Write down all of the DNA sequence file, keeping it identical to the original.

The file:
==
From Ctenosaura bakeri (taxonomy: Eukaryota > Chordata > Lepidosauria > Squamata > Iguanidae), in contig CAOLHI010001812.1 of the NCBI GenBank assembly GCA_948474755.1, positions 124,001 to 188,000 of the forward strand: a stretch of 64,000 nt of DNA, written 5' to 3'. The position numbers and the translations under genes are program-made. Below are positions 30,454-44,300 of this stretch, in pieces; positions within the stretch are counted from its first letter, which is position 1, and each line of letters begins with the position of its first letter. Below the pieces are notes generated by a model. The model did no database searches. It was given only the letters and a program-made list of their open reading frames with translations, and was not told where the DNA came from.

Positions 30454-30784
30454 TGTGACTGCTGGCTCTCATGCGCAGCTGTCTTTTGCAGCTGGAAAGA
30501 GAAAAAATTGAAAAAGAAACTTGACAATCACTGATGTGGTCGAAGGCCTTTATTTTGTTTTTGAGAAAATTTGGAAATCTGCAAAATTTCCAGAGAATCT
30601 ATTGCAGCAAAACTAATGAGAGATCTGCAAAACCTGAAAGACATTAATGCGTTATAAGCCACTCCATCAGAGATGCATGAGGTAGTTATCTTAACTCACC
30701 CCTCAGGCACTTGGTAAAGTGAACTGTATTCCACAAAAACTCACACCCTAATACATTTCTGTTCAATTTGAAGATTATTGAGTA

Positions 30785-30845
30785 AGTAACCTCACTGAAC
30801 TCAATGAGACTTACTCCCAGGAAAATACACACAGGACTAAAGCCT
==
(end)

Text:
From Ctenosaura bakeri (taxonomy: Eukaryota > Chordata > Lepidosauria > Squamata > Iguanidae), in contig CAOLHI010001812.1 of the NCBI GenBank assembly GCA_948474755.1, positions 124,001 to 188,000 of the forward strand: a stretch of 64,000 nt of DNA, written 5' to 3'. The position numbers and the translations under genes are program-made. Below are positions 30,454-44,300 of this stretch, in pieces; positions within the stretch are counted from its first letter, which is position 1, and each line of letters begins with the position of its first letter. Below the pieces are notes generated by a model. The model did no database searches. It was given only the letters and a program-made list of their open reading frames with translations, and was not told where the DNA came from.

Positions 30454-30784
30454 TGTGACTGCTGGCTCTCATGCGCAGCTGTCTTTTGCAGCTGGAAAGA
30501 GAAAAAATTGAAAAAGAAACTTGACAATCACTGATGTGGTCGAAGGCCTTTATTTTGTTTTTGAGAAAATTTGGAAATCTGCAAAATTTCCAGAGAATCT
30601 ATTGCAGCAAAACTAATGAGAGATCTGCAAAACCTGAAAGACATTAATGCGTTATAAGCCACTCCATCAGAGATGCATGAGGTAGTTATCTTAACTCACC
30701 CCTCAGGCACTTGGTAAAGTGAACTGTATTCCACAAAAACTCACACCCTAATACATTTCTGTTCAATTTGAAGATTATTGAGTA

Positions 30785-30845
30785 AGTAACCTCACTGAAC
30801 TCAATGAGACTTACTCCCAGGAAAATACACACAGGACTAAAGCCT